A Journey to the Desert
There are places I go when I need to refill my cup. Places that feed me, reignite my creative energy; places that create movement in the deep well of creation. I often find myself in the desert in these times when I need to be recharged. As one can see, I’ve written about this arid space before. It continues to feed me.
There’s something about the stark quality of the environment — the salient boundary between earth and sky. I love the intensity of it… the palette alone is such an immense source of inspiration. Those oranges, roses, terracottas. Those reds. Color that is so intense and saturated that one can nearly see it through closed lids.
Everything in the desert feels as if it was amplified. A rain storm is a violent eruption of water upon land that has been yearning for moisture. Heat that whorls and creates visual distortions in the air hovering above the ground, playing with the boundary between what is real and what is unseen. The way rock and sand heat up during the day only to let it all go at night, creating an unbelievable swing of temperature. At first, upon arrival in a desert landscape, one notes how arid and devoid of life it is. But after you spend a bit of time, nearly everything is teeming with an echo of movement; quiet and snakelike and hidden in pools of shadow.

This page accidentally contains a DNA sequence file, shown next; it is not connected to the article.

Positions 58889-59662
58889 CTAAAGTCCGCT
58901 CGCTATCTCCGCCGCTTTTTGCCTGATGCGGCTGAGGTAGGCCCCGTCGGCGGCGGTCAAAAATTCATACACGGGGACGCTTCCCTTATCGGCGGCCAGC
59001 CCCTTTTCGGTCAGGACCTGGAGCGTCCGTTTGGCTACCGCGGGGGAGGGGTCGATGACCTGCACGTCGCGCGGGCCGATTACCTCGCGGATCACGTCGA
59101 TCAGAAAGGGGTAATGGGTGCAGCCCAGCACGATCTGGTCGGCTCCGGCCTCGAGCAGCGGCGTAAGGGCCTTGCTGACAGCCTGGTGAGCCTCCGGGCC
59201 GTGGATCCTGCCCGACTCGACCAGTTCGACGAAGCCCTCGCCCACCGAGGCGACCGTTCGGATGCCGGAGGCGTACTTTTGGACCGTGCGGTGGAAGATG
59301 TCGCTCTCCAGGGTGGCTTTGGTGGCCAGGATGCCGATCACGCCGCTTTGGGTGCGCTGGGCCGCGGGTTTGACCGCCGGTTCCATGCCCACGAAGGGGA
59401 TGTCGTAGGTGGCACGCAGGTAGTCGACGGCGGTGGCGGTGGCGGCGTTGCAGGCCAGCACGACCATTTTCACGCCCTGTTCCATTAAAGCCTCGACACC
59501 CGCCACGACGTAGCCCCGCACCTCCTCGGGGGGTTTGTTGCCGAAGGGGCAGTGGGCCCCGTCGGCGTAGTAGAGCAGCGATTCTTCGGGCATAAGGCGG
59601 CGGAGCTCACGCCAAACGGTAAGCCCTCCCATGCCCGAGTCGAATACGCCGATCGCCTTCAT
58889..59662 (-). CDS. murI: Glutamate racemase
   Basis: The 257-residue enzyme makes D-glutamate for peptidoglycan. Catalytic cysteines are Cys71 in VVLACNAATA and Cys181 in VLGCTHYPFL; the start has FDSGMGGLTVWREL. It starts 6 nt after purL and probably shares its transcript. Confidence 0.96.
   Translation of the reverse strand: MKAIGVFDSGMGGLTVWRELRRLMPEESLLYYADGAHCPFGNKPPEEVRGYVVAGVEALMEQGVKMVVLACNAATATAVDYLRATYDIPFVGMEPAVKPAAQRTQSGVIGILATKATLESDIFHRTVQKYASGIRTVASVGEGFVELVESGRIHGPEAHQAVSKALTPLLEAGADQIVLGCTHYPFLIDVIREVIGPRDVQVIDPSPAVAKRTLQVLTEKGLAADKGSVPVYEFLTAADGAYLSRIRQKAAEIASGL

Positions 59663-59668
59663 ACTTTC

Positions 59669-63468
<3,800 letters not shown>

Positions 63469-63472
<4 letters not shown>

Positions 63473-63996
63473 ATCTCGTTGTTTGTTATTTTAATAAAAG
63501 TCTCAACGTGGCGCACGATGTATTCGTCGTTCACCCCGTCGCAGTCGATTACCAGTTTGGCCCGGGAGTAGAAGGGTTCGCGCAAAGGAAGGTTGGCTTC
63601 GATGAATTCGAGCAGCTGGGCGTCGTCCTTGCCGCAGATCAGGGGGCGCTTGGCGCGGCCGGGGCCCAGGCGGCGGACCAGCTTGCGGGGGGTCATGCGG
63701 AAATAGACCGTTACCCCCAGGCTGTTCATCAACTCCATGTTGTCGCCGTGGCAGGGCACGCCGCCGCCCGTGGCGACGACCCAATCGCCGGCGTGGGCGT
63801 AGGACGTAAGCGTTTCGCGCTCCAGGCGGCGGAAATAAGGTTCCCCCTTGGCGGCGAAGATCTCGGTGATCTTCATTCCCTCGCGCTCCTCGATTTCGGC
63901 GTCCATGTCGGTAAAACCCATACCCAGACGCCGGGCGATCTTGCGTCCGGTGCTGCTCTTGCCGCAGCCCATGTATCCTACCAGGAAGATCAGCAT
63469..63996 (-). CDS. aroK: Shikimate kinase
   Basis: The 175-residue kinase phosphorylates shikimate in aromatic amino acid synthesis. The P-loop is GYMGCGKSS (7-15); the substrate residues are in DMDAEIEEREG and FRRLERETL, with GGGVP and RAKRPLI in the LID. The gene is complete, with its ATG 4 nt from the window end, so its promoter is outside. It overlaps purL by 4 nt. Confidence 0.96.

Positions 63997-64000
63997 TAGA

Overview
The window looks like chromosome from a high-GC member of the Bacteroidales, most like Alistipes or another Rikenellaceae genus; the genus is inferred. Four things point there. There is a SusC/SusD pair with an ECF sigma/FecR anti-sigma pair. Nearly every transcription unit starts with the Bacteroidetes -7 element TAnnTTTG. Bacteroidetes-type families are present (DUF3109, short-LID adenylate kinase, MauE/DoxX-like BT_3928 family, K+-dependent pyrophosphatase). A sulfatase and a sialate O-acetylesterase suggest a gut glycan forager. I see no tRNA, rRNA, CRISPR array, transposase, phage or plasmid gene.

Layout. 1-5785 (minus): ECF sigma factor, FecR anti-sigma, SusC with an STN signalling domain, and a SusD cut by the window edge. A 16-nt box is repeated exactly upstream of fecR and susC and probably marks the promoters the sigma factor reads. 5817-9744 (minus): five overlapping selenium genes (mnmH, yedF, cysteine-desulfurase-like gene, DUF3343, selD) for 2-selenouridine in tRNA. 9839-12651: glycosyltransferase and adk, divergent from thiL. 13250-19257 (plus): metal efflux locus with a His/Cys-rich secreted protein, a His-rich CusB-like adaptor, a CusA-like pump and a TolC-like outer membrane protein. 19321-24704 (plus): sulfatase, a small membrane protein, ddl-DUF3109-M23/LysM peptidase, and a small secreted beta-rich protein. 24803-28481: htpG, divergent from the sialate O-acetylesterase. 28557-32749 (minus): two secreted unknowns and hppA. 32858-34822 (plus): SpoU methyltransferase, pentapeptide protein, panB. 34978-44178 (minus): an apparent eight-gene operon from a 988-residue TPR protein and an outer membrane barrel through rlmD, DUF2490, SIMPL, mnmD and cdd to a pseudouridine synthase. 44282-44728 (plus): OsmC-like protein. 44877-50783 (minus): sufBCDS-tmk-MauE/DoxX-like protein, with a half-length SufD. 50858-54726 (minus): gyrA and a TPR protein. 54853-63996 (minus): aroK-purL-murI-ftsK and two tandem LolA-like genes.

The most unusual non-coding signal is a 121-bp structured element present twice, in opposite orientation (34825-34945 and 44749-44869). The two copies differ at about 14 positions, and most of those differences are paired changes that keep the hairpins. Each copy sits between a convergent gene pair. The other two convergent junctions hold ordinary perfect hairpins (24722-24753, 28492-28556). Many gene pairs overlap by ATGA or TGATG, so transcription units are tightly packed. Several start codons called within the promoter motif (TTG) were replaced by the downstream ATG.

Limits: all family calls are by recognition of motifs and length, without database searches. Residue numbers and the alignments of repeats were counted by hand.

The outdoor places that I visit often find their way into my work. The spaciousness. The way I am able to get away from the hum of traffic and neverending noise, to be met with starry skies and pristine air. I’m ready to see where this time takes me. Its echoes will undoubtedly carry through on and off of the canvas.
While I have been professionally practicing art for close to 20 years, I feel I am always still learning about the process. I find myself amid these cyclical patterns… a time when I take in all that feeds me followed by a time when I must let things go onto a prepared surface. I can fight it all that I want, but it is that near-tidal swell and flow that always is central to my process.